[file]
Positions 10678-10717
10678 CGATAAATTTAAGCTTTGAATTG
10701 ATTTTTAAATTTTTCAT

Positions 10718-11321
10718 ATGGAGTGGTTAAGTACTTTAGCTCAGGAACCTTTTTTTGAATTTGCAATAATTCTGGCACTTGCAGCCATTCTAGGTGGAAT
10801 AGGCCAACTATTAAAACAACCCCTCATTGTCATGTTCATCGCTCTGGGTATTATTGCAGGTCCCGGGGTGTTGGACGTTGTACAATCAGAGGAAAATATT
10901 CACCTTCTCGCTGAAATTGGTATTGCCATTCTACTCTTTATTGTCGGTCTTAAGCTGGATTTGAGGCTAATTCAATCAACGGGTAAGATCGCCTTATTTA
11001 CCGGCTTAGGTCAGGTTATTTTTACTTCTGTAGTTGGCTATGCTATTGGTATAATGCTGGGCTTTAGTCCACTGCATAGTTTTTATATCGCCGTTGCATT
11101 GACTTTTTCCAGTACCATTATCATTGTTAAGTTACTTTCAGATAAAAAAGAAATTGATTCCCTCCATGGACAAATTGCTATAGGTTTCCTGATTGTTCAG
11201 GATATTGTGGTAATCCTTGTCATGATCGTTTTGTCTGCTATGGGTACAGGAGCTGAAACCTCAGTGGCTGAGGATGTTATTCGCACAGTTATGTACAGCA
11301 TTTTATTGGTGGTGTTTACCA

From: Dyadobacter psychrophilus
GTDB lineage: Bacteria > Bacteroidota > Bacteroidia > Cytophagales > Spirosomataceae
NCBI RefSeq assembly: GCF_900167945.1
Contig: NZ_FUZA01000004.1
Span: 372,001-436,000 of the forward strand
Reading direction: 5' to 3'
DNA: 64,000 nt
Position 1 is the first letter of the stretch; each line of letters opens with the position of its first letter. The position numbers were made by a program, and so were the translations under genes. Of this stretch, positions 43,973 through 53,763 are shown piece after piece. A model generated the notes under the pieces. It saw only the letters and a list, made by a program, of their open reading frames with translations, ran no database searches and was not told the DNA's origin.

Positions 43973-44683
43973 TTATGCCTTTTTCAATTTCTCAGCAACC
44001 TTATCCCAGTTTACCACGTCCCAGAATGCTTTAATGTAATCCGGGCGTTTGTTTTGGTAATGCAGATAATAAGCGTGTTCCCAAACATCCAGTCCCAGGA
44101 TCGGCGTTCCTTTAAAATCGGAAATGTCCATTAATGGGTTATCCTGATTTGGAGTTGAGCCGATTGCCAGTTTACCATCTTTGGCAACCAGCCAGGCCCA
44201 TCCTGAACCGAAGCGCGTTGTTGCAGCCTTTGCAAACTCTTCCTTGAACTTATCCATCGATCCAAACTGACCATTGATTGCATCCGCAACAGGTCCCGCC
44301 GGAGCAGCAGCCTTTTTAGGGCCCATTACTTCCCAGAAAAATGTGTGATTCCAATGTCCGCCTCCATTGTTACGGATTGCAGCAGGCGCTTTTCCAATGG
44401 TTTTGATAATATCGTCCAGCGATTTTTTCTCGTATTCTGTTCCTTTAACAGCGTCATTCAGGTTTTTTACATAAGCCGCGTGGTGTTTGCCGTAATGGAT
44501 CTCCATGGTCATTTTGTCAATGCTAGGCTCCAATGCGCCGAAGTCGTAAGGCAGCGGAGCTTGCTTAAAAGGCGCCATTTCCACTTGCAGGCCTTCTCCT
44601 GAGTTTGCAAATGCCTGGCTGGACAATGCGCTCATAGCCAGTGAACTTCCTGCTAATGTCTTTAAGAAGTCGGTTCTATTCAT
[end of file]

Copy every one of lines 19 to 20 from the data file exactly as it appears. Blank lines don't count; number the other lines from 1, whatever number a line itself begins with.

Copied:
Position 1 is the first letter of the stretch; each line of letters opens with the position of its first letter. The position numbers were made by a program, and so were the translations under genes. Of this stretch, positions 43,973 through 53,763 are shown piece after piece. A model generated the notes under the pieces. It saw only the letters and a list, made by a program, of their open reading frames with translations, ran no database searches and was not told the DNA's origin.

Positions 43973-44683